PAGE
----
Blended learning is the term used to describe the instructional method that involves both face-to-face classroom style instruction as well as the use of online methods. It is also called hybrid learning or mixed-mode learning. A blended curriculum could include:

  • a range of instructional methods, from traditional lecture and guided practice to problem-based learning and other approaches, such as games, case studies, simulations, and discussion groups;
  • various delivery methods, in or out of the physical classroom, such as videos, eBooks, synchronous virtual classroom, and asynchronous (self-paced or self-guided) eLearning; and/or
  • a mixture of moderation and facilitation methods, including instructor-led, peer-to-peer, collaboration, and so on.

For organizations that have not already incorporated eLearning into their enterprise learning strategy, it makes sense to start the transition by shifting a small part of the traditional classroom training online and creating a blended curriculum. Blended learning can provide many benefits to the organization, to L&D managers, and to employees.

  • It can integrate seamlessly with the organization’s business objectives, bridging employee skill and knowledge gaps by supplementing existing training practices with additional resources.
  • It can address the problem of limited classroom space and offer learning opportunities to employees who have otherwise not had opportunities for professional growth and development.
  • Online courses that deliver basic content on a subject make better use of the valuable time of both the instructor and the employees; afterward, a subject matter expert, facilitator, or instructor in a classroom setting can help employees develop a more in-depth understanding of the subject.
  • Blended learning enables L&D team members to get familiar with eLearning and to adapt their course development techniques to the online context. It also provides them with opportunities for innovation in instruction.
  • A more dynamic method of knowledge transfer that includes a combination of online, face-to-face, and collaborative learning does a better job of engaging employees.

How to get started

There are many ways to blend courses and curricula. To a certain extent, the best way to start will depend on the course itself, the target audience, time available, and expected learning outcomes. However, assuming that you have an existing training calendar and program, you can supplement it with blended learning options in the following ways.

Put introductory courses online: Develop basic or introductory content on a subject into online modules. For example, if new employees have to go through orientation or onboarding, they can first complete online courses that give an overview of the organization and all the essential aspects that do not really need to use the resource of an HR manager. Then, the face–to-face interaction provides more value-added knowledge and an opportunity to clarify doubts or questions that employees might have as a result of the online course content.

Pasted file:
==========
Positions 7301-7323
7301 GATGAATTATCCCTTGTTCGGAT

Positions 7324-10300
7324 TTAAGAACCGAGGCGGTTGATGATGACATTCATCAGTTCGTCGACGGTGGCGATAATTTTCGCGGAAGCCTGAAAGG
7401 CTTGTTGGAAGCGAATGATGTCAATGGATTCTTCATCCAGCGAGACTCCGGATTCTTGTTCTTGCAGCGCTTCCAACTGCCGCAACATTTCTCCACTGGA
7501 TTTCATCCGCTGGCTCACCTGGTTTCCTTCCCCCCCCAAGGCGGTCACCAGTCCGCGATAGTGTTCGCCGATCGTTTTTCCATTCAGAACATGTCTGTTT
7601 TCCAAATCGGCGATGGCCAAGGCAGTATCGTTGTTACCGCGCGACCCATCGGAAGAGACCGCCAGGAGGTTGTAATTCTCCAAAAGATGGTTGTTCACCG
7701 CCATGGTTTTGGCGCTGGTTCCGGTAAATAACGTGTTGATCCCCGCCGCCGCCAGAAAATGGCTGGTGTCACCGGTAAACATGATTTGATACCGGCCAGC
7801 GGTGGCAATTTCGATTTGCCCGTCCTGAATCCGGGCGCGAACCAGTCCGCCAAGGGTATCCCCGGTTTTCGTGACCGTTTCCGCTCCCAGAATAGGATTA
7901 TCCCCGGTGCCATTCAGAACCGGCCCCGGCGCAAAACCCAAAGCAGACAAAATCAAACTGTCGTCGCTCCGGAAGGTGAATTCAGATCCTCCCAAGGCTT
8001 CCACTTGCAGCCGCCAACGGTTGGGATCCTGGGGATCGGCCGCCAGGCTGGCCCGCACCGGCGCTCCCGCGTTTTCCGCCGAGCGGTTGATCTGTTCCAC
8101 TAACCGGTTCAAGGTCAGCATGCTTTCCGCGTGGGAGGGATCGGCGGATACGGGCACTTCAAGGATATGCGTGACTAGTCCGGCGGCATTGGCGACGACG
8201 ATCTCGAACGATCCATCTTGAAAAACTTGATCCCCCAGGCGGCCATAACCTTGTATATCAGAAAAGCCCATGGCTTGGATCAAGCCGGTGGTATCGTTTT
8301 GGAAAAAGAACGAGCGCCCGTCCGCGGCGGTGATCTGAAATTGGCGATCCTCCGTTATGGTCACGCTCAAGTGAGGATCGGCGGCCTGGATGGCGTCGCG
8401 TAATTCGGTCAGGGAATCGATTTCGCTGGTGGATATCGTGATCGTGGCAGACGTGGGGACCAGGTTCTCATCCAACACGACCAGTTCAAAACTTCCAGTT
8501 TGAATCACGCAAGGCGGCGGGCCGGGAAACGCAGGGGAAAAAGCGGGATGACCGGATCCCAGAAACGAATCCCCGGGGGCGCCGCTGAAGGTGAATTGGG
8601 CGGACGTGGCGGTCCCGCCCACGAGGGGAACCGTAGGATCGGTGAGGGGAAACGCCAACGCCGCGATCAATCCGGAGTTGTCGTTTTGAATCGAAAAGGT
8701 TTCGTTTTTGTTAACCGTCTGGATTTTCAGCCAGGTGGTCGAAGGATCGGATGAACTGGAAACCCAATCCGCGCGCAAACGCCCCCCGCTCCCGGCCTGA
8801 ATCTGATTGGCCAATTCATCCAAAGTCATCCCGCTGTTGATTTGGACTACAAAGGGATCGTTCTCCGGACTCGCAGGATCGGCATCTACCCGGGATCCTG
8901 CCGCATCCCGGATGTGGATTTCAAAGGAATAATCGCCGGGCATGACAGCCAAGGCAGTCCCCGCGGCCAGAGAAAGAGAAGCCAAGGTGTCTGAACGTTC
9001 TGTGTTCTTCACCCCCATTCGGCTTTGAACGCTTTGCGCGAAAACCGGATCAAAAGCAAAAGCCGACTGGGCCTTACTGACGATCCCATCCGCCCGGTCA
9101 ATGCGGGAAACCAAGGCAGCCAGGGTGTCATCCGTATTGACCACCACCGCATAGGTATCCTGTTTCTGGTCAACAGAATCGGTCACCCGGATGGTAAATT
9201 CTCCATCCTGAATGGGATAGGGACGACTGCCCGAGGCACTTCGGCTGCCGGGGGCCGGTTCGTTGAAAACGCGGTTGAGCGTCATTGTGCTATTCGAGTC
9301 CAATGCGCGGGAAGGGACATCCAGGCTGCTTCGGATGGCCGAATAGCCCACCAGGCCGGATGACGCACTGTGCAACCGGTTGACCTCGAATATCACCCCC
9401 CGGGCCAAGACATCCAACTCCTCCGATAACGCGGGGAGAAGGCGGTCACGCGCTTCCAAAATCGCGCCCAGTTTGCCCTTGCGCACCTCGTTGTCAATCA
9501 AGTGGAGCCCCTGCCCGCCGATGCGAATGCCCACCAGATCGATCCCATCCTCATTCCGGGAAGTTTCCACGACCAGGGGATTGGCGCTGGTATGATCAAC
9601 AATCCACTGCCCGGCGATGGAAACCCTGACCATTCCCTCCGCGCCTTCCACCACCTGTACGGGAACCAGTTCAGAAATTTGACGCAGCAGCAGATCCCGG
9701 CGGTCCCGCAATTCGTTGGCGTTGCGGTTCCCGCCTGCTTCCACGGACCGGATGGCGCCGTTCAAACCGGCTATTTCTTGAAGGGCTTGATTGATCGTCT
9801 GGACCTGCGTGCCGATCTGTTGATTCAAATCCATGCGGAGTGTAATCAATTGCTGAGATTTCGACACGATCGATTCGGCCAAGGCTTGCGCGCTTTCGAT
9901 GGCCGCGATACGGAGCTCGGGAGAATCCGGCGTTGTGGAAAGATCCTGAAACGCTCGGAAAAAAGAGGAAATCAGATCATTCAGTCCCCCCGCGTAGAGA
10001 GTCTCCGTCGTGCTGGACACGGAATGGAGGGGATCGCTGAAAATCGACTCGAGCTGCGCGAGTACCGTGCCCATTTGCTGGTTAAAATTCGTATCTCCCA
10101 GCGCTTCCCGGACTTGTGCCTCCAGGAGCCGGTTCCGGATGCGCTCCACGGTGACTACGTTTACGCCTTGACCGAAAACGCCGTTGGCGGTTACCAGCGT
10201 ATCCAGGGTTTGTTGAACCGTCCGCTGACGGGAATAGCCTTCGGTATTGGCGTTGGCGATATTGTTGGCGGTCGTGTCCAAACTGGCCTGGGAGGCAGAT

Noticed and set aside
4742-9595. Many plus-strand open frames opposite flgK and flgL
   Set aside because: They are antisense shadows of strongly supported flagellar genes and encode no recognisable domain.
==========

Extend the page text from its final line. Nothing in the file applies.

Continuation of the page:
Create pre-classroom content: Case studies or problems give employees situations to think about before coming to a classroom session. The classroom interaction can then focus on possible ways to resolve the problem. For example, the case study could be about the customer objectives for a sales person, and employees can discuss their ideas as to how to achieve them. During the classroom interaction, not only will participants get to know the ideas held by the subject matter expert or instructor, but will also get to know the ideas held by peers. Peer-to-peer learning can make the learning value much higher.

Set up a collaborative platform: We know that classroom interaction can limit knowledge gain. Sometimes, the gain is just theoretical. When employees put the theory into practice they may face hurdles or roadblocks and they may or may not have someone to help them. Having a virtual space in which to engage and interact with each other will help them share their experiences, offer suggestions, and learn from each other. The instructor or other experts could then be moderators, facilitators, or even active participants in the group.

Post assessments online: Another simple way to start blended learning is by following up the classroom training with online assessments. We can test the understanding and outcome of the classroom training with summative online assessments that can be in simple multiple-choice format or in a more sophisticated gamification format.

Digital job-aids: Today’s employees are used to accessing information instantly when needed using their mobile devices or tablets. Hosting job aids in the form of videos, podcasts, and eBooks online makes them available to employees as needed. It is important to make these resources accessible via multiple devices and to tag them effectively for easy and quick access.

In summary, the design of blended learning options must make them part of an integrated training curriculum with a planned workflow structure. It means aligning every online resource, be it an eLearning module, eBook, video, podcast, or an assessment to a particular course and classroom curriculum and integrating them as single units with a planned workflow. When you do this, employees who have registered for a course have a clear understanding that they take an online course before attending a classroom session, and then follow it up with an online assessment. They also know what online resources to tap when they need help during the course of their jobs. If done this way, you are much more likely to get better learning outcomes.